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Tue May 21 2024

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UK 'lacks skills' for major infrastructure, say MPs

5 days A House of Commons investigation has concluded that the UK does not have the capability to deliver the government’s infrastructure plans.

A report from the House of Commons backbench public accounts committee (PAC) says that there is a shortage of project professionals to deliver the national infrastructure programme.

Furthermore, in an indictment of the Infrastructure Projects Authority, the report says that the silo structure of government means that sponsor departments are failing to learn from the failures of other departments.

The report, Delivering value from government investment in major projects, says that skills shortages coupled with a lack of robust evaluation of projects risks value for money.

The skills shortage is a particular problem in government client organisations, the MPs note.

Skills shortages in technical and engineering disciplines are set to worsen as gaps in the UK’s workforce are compounded by competition from major global development projects, it says. Project management and design are also areas of concern, and skilled professionals in senior positions in particular.  Of 16,000 project professionals that are required to gain accreditation from the government’s major project leadership academy, only 1,000 have done so. This failure to build market capacity could result in higher prices for scarce skills, the MPs say.

In March 2023, the government major projects portfolio included 244 projects with an estimated total whole-life cost of £805bn. Despite this level of investment, the PAC believes that government departments are failing to devote the time and effort needed to ensure they maximise the value that comes from projects. Only 8% of the £432bn spend on major projects in 2019 had impact evaluation plans in place and around two-thirds had no plans at all. This is despite effective evaluation being required to provide evidence for what works, demonstrate value and to make the case for or against further investment. Thus decisions are being made in the absence of evidence, risking value for money.

“There are signs of improved cross-government working but government still struggles to establish effective governance and accountability arrangements on the most complex projects where multiple departments are involved,” the report says.

It adds: “There are government forums for the sharing of lessons about what works well in project delivery, such as the IPA-chaired Government Construction Board.  However, learning across government departments still does not occur systematically, and departments must think more broadly about lessons in maximising long-term value, rather than just about lessons in delivering similar projects. The IPA acknowledged it could do more to challenge departments to learn from one project to another. Our February 2024 report on cross-government working also highlighted a lack of routine data sharing between departments and poor arrangements for sharing best practice and learning.”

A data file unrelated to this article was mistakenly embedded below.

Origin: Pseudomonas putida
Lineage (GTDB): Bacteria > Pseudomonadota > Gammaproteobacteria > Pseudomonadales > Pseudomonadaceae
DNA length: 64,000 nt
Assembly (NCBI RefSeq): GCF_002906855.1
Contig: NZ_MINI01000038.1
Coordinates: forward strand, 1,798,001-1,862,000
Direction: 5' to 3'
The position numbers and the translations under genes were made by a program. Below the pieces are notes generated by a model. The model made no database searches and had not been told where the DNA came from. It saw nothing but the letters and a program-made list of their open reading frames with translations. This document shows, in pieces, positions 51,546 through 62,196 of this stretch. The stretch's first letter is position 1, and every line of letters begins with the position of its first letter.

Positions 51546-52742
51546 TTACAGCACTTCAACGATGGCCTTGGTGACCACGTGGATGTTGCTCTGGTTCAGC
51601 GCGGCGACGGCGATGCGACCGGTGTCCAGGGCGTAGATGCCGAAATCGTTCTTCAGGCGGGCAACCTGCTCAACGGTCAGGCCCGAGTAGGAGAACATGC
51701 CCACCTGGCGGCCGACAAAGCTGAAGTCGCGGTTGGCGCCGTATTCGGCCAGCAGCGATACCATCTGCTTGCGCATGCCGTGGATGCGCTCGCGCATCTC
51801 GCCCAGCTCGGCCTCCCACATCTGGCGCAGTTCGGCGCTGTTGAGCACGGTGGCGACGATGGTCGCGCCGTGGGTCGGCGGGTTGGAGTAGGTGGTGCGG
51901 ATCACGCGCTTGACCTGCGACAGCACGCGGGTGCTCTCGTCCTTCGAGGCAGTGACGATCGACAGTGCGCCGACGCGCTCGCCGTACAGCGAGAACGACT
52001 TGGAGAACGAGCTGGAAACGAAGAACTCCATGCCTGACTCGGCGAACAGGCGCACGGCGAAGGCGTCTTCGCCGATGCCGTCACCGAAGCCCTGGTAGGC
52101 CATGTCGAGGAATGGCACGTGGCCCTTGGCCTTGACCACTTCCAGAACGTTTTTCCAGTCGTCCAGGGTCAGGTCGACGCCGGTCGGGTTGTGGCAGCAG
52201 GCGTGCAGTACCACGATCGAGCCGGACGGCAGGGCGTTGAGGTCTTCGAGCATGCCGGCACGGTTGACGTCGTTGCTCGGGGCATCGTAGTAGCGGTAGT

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Public Accounts Committee chair Dame Meg Hillier MP said “Over the coming years, government spending on major infrastructure projects is set to rise to unprecedented levels. Such projects present unique and novel challenges which government must navigate if it is to secure value for public money. Without a robust market for essential skills in place, these are challenges the UK will fail to meet, as shortages push costs up in a globally competitive environment.

“All too often we see projects and programmes that are poorly managed and delivered late and over budget. The failure to ensure projects have robust impact evaluation plans in place is symptomatic of the short-term mentality dominating these processes. The government must encourage cross-departmental learning if we are to avoid repeating past mistakes.”

Commenting on the report, David Crosthwaite, chief economist at the Building Cost Information Service (BCIS), said: "BCIS completely agrees with the proposition by the Public Accounts Committee that the civil service does not have adequate skills to act as an informed client and oversee the delivery of major infrastructure projects and programmes.

"Primarily, skills in cost management, engineering, and project and programme management are lacking and as a result the government must resort to the use of private sector consultants, at a significant cost to cover the shortfall in expertise.

"It’s questionable whether this approach represents value for public money. In the UK there is a litany of infrastructure projects that are delivered late and or over budget. Do we learn from the failures of the past? It appears not.

"Where consultancies are used there is an understandable reluctance, on their part, to share data and information with others. So, it’s no surprise that we end up repeating the same mistakes because we are not learning from past performance.

"Data sharing across projects is crucial to address some of the current challenges and this should be better facilitated by the public sector client or the government client, which need a much more hands-on approach to delivering the infrastructure the country needs.

"We need more well-managed major projects to stimulate the economy and get Britain growing again."

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